Route: South Face to North Face and Navajo Basin
Team: Ted, Christy
The was a big two-fer to pull off. After El Diente, we began to climb up Mount Wilson. The route up the North Face is straightforward until you get right below the summit. That’s where the snow dries up and the skiing suddenly doesn’t seem so reasonable.
For years, much like El Diente, it was considered good to ski from a point just below the summit, from the highest continuous snow. More recently though, skiers have connected snow patches, or billy-goated through the rocks to actually get a true summit descent. And nowadays, that’s the expected standard. So as we poked around below the summit, we decided to just climb to the top with our skis and then decide from there what looked best for skiing, if anything.
After some tricky, exposed climbing on the San Juan loose rock, we made it up the north side of the summit block. In hind sight, it may have been easier to just follow the more standard summer route, a bit to the west.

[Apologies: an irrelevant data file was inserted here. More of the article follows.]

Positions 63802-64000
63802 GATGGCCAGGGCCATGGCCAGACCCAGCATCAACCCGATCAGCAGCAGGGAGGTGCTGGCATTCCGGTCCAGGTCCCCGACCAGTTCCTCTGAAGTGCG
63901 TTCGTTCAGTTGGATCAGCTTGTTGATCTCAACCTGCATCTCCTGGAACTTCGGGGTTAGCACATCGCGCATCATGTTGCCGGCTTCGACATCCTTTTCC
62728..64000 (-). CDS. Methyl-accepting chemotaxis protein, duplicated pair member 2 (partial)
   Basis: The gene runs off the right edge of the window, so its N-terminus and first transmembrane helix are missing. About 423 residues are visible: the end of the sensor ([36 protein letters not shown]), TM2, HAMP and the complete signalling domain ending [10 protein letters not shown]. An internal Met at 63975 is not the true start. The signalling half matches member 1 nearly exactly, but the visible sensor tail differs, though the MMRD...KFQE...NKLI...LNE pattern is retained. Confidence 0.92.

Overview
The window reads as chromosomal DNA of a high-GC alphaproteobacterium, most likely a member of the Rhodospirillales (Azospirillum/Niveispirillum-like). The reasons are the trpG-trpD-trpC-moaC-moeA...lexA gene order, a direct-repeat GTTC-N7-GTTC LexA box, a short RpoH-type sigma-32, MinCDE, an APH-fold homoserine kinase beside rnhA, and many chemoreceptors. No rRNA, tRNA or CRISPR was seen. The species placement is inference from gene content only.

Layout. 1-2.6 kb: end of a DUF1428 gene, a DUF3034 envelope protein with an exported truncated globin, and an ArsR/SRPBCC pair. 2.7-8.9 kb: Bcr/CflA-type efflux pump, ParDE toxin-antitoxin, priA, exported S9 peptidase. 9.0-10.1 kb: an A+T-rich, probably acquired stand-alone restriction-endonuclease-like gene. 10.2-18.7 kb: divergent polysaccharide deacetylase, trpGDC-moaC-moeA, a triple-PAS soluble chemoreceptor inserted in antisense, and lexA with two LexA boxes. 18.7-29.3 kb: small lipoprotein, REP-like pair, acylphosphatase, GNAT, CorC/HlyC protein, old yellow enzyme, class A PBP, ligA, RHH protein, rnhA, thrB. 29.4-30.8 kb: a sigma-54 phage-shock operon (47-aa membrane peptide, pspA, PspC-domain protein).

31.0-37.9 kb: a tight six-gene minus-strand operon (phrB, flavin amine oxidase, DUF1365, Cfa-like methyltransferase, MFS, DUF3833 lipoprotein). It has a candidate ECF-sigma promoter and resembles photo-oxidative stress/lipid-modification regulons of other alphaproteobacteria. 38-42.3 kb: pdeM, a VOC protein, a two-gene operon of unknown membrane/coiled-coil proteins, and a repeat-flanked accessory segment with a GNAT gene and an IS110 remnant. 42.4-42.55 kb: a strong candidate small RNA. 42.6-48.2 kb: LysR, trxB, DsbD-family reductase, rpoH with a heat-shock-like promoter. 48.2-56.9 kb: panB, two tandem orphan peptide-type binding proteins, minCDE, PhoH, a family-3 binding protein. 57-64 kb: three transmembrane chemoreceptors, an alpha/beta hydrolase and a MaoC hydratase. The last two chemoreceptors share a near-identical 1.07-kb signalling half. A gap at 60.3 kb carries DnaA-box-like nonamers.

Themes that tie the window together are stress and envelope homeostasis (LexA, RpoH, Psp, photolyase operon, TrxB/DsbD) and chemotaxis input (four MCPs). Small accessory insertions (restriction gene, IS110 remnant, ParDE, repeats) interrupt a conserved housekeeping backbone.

From the top, a strip of snow led down to the south. It was littered with rocks, but was continuous enough to allow us to click in to our skis at the summit. We could make our way off the top through the thin stretch to more continuous snow below, and then traverse around to the east. After the traverse, to the col between Slate Creek and the basin to the south, we started down Slate Creek– the tricky part was done, we had pulled off a continuous ski descent of one of the more challenging summits.
Since we started at Silver Pick, we had to traverse once again, and then climb up a short way to another col, that allowed us back into Navajo Basin. We skied back towards Rock of Ages Saddle, and then down Silver Pick Basin as it got dark. We finished by headlamp.
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